Wednesday, May 18, 2016

Somalis carrying millions of dollars out of US in suitcases; are welfare benefits going to Somalia?

Travelers pulling suitcases full of cash started showing up at Sea-Tac Airport last year holding tickets for flights headed out of the United States.

Transporting large amounts of cash overseas isn’t illegal. But it was who was carrying the money … and where it was going that caught the attention of security officials.

“It’s not against the law. You can travel outside the United States with as much money as you choose, as long as you declare it,” said Mike Bol, who heads U.S. Customs and Border Protection operations at the airport.

The people carrying the cash didn’t hide the fact from Customs. Just the opposite, they reported it. Anyone traveling out of the United States is required to declare any amount over $10,000 and fill out a one-page federal form.
These reports are what caught the attention of terrorism investigators in Seattle.


“The thing was the amount, the staggering amount,” said Glenn Kerns, who was assigned to the FBI’s Joint Terrorism Task Force (JTTF) at the time.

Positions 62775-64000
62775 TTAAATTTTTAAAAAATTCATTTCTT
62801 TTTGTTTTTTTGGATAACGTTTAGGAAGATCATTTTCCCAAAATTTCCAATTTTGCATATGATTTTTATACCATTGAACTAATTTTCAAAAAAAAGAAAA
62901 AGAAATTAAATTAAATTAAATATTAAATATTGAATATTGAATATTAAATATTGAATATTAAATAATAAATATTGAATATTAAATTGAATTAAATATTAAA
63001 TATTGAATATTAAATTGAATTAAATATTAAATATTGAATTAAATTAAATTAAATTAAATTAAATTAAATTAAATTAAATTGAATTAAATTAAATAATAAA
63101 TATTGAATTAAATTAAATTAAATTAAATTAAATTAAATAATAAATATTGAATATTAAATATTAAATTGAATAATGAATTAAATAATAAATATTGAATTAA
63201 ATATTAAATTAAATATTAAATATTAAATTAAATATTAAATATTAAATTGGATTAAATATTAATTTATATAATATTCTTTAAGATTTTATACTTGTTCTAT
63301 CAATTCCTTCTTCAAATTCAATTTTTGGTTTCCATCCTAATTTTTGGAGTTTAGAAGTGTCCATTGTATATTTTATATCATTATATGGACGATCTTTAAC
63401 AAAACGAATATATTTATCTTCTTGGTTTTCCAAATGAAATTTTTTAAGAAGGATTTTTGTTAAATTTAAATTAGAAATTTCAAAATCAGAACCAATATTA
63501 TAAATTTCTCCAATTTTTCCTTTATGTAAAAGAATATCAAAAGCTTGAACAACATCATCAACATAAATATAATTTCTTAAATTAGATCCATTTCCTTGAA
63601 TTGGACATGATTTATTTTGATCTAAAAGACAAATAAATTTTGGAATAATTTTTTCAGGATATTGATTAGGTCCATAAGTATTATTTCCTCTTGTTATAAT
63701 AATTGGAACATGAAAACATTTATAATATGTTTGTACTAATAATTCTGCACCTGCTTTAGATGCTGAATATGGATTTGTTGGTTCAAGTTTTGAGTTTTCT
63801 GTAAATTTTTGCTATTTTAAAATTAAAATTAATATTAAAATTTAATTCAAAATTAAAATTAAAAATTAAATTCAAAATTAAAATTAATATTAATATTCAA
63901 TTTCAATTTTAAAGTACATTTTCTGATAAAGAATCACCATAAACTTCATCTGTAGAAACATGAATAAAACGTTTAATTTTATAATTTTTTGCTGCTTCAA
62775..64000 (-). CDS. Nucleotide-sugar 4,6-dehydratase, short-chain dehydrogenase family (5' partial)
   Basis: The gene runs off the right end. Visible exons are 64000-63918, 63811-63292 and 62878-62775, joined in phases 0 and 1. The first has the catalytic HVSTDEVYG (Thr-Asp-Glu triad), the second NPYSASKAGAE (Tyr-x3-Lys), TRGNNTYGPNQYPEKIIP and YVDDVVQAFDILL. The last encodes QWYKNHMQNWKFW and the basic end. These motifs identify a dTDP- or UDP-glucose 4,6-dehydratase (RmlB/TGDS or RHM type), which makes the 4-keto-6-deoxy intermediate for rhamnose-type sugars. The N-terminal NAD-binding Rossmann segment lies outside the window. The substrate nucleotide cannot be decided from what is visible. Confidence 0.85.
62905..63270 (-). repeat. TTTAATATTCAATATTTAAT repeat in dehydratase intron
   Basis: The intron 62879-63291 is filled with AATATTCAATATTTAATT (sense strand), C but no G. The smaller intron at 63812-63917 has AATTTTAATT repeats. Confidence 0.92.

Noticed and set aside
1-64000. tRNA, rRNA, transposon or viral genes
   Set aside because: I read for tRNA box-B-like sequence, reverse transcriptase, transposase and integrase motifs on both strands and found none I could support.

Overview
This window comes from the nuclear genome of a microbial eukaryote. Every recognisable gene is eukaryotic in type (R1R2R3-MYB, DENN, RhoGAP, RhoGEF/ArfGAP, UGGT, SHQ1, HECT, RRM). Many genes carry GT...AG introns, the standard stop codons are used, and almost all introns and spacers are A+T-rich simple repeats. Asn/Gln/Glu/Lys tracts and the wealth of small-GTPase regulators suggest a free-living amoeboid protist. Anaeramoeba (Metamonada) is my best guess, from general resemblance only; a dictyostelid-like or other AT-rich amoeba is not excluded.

The couriers were working for Seattle-area hawalas – businesses that derive their name from the Arabic word for “transfer.” Hawalas are part of a traditional system of informal banking in Muslim communities.

Seattle and King County are home to tens of thousands of immigrants and refugees from East Africa, many of whom use the hawalas to send much-needed money back to loved ones in their homelands. Given the presence of active terrorist organizations in Somalia, investigators worry that some of the money shipped home by Somalis up in the hands of the Al Qaeda affiliate active there.

“(They) have Al Shabaab, which has been designated a terrorist organization, and our concern is how much money is going to them?” said Kerns.

Kerns said the first cash shipment rolled through Sea-Tac early last year. A man carrying $750,000 in cash told Customs officials he was transporting the money overseas. Over the next several months, couriers carrying as much as $2 million boarded commercial flights at Sea-Tac.

“One hawala – Seattle hawala – sent out $20 million last year,” said Kerns.

Hawalas have been under intense scrutiny by the federal government since the Sept. 11 attacks. The...
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